Monday, September 23, 2013

Writing with humility.

Ezra Kneels in Prayer - Gustave Dore

I'm back! Yes, I'm finally feeling up to snuff again. Oh boy, I can't tell you how good feeling up to snuff feels. Perhaps sometime I will do a post on how to write when one is sick. That will have to wait till another time, because there's another idea that's been on my mind for awhile. It's writing with humility.

When I told my editor I wanted to do a post on writing with humility... she seemed to find it really amusing.  I'm not the most humble of people. I swing like a pendulum between arrogance and insecurity. Both are obstacles to good writing, or at least, to good christian writing.

To be sure, the arrogant and the insecure can write (Metamorphosis, Old Man and the Sea). Often they have a lot to say because so much emotion goes into their ego or lack thereof. The writing of any man who focuses to much on himself will always be stiff and wooden, whether it takes the form of fear or confidence. For a long time this was my greatest obstacle to writing, and honestly it still is. My concerns about what other people will think often take precedent over enjoyment.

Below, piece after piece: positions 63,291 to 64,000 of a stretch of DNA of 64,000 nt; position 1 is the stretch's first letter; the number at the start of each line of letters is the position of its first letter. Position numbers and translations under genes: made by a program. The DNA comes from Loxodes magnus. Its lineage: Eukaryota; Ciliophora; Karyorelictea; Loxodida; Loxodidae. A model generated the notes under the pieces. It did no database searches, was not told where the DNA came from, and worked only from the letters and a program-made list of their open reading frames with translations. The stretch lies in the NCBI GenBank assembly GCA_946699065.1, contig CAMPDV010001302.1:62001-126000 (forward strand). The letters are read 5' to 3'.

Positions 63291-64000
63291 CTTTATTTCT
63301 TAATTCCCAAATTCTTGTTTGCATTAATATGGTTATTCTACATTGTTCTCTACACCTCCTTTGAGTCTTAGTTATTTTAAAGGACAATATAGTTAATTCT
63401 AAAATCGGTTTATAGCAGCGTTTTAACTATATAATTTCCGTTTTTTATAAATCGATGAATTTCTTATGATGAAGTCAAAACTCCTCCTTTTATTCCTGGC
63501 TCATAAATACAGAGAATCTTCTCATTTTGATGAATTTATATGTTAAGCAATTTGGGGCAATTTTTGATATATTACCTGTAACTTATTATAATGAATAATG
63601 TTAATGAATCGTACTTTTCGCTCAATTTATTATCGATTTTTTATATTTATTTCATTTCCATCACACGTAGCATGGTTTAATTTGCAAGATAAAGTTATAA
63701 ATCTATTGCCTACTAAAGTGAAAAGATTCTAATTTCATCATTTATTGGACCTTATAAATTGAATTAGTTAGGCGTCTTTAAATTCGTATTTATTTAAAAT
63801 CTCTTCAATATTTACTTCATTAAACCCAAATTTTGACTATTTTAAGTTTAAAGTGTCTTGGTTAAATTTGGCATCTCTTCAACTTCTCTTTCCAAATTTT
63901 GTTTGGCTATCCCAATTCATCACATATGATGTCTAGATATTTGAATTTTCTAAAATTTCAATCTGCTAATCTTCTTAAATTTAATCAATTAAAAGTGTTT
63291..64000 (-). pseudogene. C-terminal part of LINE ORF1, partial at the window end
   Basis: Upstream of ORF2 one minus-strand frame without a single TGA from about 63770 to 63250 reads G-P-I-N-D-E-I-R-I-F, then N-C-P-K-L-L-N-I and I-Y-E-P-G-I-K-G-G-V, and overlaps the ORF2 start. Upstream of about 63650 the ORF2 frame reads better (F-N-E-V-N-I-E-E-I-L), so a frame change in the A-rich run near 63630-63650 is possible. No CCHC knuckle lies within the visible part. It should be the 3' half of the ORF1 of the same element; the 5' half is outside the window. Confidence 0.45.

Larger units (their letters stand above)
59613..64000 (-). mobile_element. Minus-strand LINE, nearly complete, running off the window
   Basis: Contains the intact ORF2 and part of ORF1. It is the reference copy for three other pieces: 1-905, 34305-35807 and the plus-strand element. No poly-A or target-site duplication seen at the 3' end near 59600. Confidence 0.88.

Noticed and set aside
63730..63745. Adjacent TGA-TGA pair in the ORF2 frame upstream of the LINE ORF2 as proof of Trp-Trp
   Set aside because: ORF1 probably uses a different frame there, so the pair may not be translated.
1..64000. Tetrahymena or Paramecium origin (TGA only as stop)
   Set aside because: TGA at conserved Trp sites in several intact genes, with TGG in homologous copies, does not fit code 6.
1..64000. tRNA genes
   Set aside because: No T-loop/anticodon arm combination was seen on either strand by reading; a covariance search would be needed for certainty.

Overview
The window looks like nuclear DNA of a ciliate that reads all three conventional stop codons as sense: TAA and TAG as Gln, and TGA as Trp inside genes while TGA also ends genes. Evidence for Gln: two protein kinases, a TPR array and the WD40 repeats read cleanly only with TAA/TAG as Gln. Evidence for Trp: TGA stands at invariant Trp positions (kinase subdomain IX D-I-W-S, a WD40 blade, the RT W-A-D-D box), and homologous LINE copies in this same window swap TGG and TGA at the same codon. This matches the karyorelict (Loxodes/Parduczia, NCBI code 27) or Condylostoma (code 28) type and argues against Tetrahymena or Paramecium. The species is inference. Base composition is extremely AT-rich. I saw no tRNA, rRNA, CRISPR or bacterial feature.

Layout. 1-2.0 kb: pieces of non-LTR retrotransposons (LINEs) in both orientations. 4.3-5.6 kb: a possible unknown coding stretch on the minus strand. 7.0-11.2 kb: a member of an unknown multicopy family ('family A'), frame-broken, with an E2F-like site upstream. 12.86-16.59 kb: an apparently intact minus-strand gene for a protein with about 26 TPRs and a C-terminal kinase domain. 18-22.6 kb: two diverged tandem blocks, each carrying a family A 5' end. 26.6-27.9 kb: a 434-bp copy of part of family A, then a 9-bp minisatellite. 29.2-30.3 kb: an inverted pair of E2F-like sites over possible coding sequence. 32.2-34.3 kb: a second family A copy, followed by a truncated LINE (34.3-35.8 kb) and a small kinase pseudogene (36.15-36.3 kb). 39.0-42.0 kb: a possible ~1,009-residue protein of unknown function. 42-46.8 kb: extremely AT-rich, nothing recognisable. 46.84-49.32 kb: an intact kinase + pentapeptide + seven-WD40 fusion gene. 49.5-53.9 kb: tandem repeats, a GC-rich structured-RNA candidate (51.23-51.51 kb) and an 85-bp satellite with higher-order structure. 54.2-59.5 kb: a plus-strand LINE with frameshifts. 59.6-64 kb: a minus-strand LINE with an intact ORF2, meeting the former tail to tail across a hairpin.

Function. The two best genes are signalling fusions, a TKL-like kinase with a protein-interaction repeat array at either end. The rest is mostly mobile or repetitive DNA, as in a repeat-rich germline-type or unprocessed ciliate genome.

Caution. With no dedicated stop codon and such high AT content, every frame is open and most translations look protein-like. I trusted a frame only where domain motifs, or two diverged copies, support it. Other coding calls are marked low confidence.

That's the problem. To make good art, you have to lose yourself in what you are doing. It was never intended to glorify the artist. It was intended to glorify God. Or at least, if you are not a christian, to glorify something outside oneself. All the greatest works of art do so. No-one reads Dickens because of his interesting self analysis, or admires Michelangelo for his self portraits. We find their works beautiful because they take us outside of ourselves. All beauty does, in a way. To make anything beautiful, you must first foster a some sort of sense of humility.

We need to get over ourselves. One of the biggest illusions we have about writing is that it's about us--it isn't. Good writing isn't about sharing our vision with the world, it's more about seeing God's vision of it played out. To write well, you need to lose yourself in your work the same way you lose yourself in reading a book. Once we get out of ourselves, then we find out that our writing is as marvelous and terrible as the world around it: lost echoes of the greater creation. That will give you greater fulfillment and greater enjoyment then anything you can produce on your own.

"Humility is the mother of giants. One can see great things from the valley; only small things from the peak." - G.K Chesterton. 

No comments:

Post a Comment